Skip to main content

A simple django app to use emojis on your website

Project description Latest Version Downloads

Emoji is a port of the GitHub gem gemoji to Django.

This app got two main use cases:

  1. It’ll try to replace items between :: with emojis, for instance : dog : (without the spaces) will become an emoji of a dog (:dog:).

  2. It’ll try to replace unicode characters with emojis, for instance ‘✌️’ with a victory symbol (:v:).

Quick start

  1. Install django-emoji from PyPi:

    pip install django-emoji
  1. Add “emoji” to your INSTALLED_APPS setting like this:

  2. Include the emoji URLconf in your project like this if you want to be able to get a JSON list of emojis:

    url(r'^emoji/', include('emoji.urls')),
  3. Visit to get a json object with all emojis avilable


These are settings that can be configured in your

Settings name



The template string that is used for creating the <img> tag when converting an emoji to an image. Default: <img src="{0}" alt="{1}" title="{2}" class="emoji">


Whether to put the unicode character that corresponds to an emoji as the alt text in replace_unicode. Default: True


Whether to automatically convert HTML encoded unicode characters into emojis. Default: True




The Python class Emoji is a singleton and will return the same instance between instantiations. On load Emoji will load the name of all the emjis and their unicode equivalents into memory.




A list of all known emojis


Replaces all emojis between ::


The name for a given unicode character


Replaces all known unicode emojis


Replaces all HTML encoded unicode characters


The browser version caches all the emojis in localStorage so there won’t be that many roundtrips to the server just to get a list of the emojis.

NOTE: Depends on jQuery or some other library that exports $.get.




Where to fetch the list of all available emojis


Load all emojis from the server


Get the URL to an emoji of a name or return the names of all known emojis


Replace all :: style emojis with images


Empty the browser cache


Replace an emoji using Python templates by loading the tags in your template:

{% load emoji_tags %}
{{ blog_post.body|emoji_replace }}
{{ blog_post.body|emoji_replace_unicode }}
{{ blog_post.body|emoji_replace_html_entities }}

Replace emojis using Javascript (to for instance show a preview before the user saves what it is they are writing):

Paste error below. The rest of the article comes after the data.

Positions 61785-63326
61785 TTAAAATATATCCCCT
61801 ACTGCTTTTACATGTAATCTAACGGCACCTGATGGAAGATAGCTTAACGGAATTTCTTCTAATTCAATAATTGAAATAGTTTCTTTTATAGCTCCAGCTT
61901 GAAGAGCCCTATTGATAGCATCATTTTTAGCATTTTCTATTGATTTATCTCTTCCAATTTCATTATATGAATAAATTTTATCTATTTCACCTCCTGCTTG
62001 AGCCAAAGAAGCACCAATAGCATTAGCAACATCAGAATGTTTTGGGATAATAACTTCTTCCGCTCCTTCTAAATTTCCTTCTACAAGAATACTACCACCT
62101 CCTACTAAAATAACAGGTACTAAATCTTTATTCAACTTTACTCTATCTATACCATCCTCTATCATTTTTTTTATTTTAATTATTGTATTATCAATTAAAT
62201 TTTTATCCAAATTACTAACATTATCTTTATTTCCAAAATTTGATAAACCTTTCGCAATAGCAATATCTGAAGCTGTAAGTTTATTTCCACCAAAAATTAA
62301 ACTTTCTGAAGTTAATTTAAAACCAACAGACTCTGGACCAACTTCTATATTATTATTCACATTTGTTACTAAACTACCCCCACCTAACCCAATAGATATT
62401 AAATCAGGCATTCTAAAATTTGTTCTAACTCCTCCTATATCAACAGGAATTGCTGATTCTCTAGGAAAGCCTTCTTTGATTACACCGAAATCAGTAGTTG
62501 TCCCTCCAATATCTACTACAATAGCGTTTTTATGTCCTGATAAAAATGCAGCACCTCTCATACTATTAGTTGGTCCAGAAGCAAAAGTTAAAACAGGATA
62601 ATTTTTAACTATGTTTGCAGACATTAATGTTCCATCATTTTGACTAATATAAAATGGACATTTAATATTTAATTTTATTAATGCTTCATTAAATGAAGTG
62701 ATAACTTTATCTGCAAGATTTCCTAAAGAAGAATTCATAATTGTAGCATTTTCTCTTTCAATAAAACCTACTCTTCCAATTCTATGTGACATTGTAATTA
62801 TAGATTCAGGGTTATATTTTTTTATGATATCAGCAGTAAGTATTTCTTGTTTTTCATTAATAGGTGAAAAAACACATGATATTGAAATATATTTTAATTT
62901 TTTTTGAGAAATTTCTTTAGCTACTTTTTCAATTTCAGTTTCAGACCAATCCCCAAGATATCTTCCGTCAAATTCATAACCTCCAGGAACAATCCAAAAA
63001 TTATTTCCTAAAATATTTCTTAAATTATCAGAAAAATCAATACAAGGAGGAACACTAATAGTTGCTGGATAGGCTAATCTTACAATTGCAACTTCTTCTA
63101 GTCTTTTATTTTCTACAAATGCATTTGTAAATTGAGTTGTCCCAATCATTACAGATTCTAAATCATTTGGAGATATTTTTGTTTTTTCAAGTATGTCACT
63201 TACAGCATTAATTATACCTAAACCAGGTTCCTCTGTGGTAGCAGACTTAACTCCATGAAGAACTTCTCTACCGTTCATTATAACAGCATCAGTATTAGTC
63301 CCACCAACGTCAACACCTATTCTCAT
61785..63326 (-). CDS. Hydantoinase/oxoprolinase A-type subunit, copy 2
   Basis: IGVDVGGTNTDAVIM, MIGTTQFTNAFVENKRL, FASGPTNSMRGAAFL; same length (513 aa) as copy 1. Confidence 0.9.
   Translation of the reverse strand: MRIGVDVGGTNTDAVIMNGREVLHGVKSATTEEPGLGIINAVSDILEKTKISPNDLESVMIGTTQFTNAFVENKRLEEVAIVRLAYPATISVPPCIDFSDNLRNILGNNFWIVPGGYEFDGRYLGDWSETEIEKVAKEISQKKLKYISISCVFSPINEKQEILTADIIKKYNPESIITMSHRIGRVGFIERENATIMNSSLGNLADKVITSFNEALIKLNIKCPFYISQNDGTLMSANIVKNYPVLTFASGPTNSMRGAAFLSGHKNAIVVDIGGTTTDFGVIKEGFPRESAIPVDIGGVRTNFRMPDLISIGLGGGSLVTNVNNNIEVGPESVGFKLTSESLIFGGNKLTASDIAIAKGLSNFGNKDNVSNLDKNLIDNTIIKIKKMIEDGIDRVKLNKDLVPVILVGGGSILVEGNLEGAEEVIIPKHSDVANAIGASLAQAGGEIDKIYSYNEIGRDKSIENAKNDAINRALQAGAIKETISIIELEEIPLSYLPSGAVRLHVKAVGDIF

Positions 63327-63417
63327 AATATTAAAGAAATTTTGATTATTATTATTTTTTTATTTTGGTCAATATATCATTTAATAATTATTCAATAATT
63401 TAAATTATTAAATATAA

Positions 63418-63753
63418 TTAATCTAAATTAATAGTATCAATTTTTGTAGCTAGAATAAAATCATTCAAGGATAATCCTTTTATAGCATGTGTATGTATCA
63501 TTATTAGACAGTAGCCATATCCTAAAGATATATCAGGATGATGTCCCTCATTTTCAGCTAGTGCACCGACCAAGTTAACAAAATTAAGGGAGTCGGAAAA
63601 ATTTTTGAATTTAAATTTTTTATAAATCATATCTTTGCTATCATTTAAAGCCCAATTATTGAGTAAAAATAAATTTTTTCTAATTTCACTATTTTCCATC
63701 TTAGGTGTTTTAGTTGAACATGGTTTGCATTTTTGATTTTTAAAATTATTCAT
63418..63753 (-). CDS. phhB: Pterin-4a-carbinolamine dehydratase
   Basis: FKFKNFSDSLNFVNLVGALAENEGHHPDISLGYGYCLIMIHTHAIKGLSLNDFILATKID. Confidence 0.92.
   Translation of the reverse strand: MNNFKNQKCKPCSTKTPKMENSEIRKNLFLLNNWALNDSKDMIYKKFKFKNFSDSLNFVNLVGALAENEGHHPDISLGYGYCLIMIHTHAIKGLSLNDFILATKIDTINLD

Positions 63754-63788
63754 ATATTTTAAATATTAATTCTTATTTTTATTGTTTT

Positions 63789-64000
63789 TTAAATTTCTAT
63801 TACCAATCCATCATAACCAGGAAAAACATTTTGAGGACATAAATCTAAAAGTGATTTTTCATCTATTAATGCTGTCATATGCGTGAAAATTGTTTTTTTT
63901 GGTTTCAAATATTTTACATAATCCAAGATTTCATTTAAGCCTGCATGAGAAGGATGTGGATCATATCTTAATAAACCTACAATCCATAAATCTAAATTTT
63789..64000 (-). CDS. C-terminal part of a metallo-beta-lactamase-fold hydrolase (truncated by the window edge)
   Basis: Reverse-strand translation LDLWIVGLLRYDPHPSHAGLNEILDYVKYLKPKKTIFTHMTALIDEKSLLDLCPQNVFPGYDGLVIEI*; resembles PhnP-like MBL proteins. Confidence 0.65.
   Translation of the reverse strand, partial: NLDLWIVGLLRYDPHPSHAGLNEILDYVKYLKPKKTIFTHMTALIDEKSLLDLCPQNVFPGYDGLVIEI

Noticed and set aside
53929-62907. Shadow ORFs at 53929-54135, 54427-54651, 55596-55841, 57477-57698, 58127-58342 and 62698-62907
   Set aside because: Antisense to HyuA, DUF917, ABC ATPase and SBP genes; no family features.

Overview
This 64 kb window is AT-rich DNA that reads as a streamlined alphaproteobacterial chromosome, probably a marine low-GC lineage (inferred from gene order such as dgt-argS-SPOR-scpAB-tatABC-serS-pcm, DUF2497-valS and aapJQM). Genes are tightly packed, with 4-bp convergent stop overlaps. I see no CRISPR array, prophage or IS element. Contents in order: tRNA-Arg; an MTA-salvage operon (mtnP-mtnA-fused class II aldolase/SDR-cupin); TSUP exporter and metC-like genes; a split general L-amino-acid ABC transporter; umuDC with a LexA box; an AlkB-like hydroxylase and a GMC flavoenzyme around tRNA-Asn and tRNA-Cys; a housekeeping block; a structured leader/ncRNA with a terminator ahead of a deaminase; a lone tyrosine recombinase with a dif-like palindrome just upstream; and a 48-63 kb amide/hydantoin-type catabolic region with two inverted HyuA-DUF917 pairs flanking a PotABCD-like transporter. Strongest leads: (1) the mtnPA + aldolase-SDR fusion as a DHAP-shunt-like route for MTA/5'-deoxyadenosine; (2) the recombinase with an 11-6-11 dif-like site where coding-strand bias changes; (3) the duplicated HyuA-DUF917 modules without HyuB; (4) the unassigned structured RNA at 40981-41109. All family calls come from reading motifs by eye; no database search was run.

{% load emoji_tags %}

<script src="{% static 'emoji/js/emoji.js' %}"></script>
{% emoji_load %}

Emoji.get('dog') // => url stub to dog emoji or falsy
Emoji.get() // => all emojis available

Emoji.replace("It's raining :cats: and :dogs:.") // => It's raining <img src="..." alt="cats" class="emoji"> and <img src="..." alt="dogs" class="emoji">

What emoji_load does is that it sets the endpoint to retrieve the listing of all the available emojis and thus only works if the emoji urls has been included.

It is the equivalent of doing:

Emoji.setDataUrl('{% url 'emoji:list.json' %}').load();

Which is also available as template stub:

{% include 'emoji/script.html' %}

Usage from inside Python where the Emoji class mimics some of the behavior of a dict:

from emoji import Emoji
Emoji['dog'] # => url stub to dog emoji or None
'dog' in Emoji # => True
Emoji.keys() # => a list of all emojis by name
Emoji.replace("It's raining :cats: and :dogs:") # => It's raining <img src="..." alt="cats" class="emoji"> and <img src="..." alt="dogs" class="emoji">

Replacing unicode Emojis

Emoji has the ability to give you the name of an emoji from a unicode character. It can also replace every instance of emoji characters in a string with their image replacements.


>>> from emoji import Emoji
>>> Emoji.name_for(u'\U000148b')
>>> Emoji.replace_unicode(u'I send a \U0001f48b!')
I send a <img src="/static/emoji/img/kiss.png" alt="kiss" class="emoji">


For best use of the unicode replacements use a build of Python that was built with wide unicode character support. From version 1.2 there is code added for dealing with unicode surrogate pairs and it should work well on narrow builds. But this has not been production tested so try it out properly. Please report any bugs found.

To test whether you got a narrow or wide build of Python run the following, if you get an exception it means you’re running a narrow build.:

>>> print(unichr(0x0001f48b))
ValueError: unichr() arg not in range(0x10000) (narrow Python build)

Project details

Download files

Download the file for your platform. If you're not sure which to choose, learn more about installing packages.

Source Distribution

django-emoji-1.2.0.tar.gz (4.0 MB view hashes)

Uploaded Source

Supported by

AWS AWS Cloud computing and Security Sponsor Datadog Datadog Monitoring Fastly Fastly CDN Google Google Download Analytics Microsoft Microsoft PSF Sponsor Pingdom Pingdom Monitoring Sentry Sentry Error logging StatusPage StatusPage Status page